The Deficit Commission: The Good and the Bad

Story Stream
recent articles

"If I am of the opinion that it is inexpedient to assign to the government the task of operating railroads, hotels, or mines, I am not an ‘enemy of the state' any more than I can be called an enemy of sulphuric acid because I am of the opinion that, useful though it may be for many purposes, it is not suitable either for drinking or for washing one's hands." - Ludwig von Mises, Liberalism, p. 18

The Obama deficit commission voted on its proposals last week, and while it could not achieve a 14-vote majority that Congress would have to vote on, progress was made. In particular, abolishment of various tax subsidies at least puts the notion of tax simplification over tax handouts on the table.

But first, the bad.

What's bad is that government revenues, or a lack thereof, are even being mentioned as a reason for our nosebleed budget deficits. Nothing could be further from the truth.

At least in modern times we've never had deficits thanks to insufficient revenue; rather we suffer deficits because our federal government is doing way too much. Fixing the deficit doesn't require more revenues; instead it calls for the federal government to operate within its strictly set constitutional limits.

Specifically, the 10th Amendment makes plain that any powers not enumerated to the federal government within the Constitution do not exist, and as such, automatically revert to the states and to the people. In that case, everything from the Department of Energy, to Fannie Mae and Freddie Mac, to Social Security and other entitlement programs fail basic constitutional tests, and should be privatized or abolished.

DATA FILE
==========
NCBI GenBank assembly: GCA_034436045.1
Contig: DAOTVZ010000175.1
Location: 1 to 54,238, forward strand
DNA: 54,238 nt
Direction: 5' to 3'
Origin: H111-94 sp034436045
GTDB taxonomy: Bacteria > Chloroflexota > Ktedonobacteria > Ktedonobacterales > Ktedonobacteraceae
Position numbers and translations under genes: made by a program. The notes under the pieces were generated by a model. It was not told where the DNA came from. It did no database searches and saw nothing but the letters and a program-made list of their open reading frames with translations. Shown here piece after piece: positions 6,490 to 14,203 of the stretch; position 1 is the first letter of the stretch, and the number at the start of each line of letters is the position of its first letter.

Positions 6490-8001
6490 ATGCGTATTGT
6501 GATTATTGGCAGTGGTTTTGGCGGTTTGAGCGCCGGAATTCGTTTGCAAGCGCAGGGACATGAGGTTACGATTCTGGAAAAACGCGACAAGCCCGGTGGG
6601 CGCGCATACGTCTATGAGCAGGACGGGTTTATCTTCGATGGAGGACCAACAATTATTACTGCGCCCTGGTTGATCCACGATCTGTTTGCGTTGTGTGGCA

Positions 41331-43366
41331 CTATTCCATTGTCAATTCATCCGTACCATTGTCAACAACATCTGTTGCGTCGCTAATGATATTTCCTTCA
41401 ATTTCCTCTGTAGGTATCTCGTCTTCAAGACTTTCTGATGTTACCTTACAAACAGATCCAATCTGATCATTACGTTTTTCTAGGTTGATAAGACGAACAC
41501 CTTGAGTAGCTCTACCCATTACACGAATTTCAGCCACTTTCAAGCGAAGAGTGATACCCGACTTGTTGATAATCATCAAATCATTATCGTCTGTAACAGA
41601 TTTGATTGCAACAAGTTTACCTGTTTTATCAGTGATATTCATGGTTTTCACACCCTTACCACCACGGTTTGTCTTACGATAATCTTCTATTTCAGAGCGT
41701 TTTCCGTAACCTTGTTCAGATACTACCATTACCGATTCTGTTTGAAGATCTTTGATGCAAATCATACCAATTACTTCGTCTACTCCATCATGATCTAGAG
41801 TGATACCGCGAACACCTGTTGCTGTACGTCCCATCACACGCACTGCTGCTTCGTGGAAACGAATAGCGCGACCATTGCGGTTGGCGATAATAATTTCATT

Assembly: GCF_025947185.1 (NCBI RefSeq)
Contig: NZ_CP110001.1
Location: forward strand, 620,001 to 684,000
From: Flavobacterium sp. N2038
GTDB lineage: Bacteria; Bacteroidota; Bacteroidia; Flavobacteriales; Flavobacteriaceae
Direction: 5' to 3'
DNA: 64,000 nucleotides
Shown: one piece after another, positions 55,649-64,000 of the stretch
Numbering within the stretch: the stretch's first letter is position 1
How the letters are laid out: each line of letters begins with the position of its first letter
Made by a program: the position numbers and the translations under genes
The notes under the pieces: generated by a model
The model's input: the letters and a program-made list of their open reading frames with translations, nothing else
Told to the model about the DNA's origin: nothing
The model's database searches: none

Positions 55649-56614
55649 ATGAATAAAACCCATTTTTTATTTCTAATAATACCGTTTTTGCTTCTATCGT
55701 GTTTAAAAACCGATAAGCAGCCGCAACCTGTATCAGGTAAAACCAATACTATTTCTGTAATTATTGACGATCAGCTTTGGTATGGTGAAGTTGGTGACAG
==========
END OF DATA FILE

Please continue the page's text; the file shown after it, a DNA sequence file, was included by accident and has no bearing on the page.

The natural response from commentators who should know better is that the Constitution's "General Welfare" clause allows for extra-constitutional activity that might include Social Security benefits, universal healthcare, and anything else that might improve our wellbeing. The problem there is that the latter assumptions are a complete perversion of the aforementioned clause.

More realistically, the General Welfare clause was written to limit government; as in Washington would have to consider our general welfare before pursuing goals that fell within powers specifically enumerated to the federal government. That being the case, it's hard to imagine that the creation of a federal Ponzi scheme in the form of Social Security would accrue to our general wellness, not to mention that a federal retirement program is nowhere mentioned in the Constitution.

Considering taxes more generally, the very good in the deficit commission's plan is that it seeks abolishment of tax subsidies such as the mortgage interest deduction, child tax credits, and health insurance deductions. That housing is subsidized through the tax code is a particular negative, because rather than an economic input, housing is merely a cost.

Government tax supports of housing mean that on the margin, individuals have incentives to consume capital on property, rather than save the latter on the way to supplying it to entrepreneurs. If this is doubted, readers need only ask themselves how government supported investment in the housing space will cure cancer or heart disease, or whether a kitchen remodel paid for by a second mortgage will fund tomorrow's Microsoft.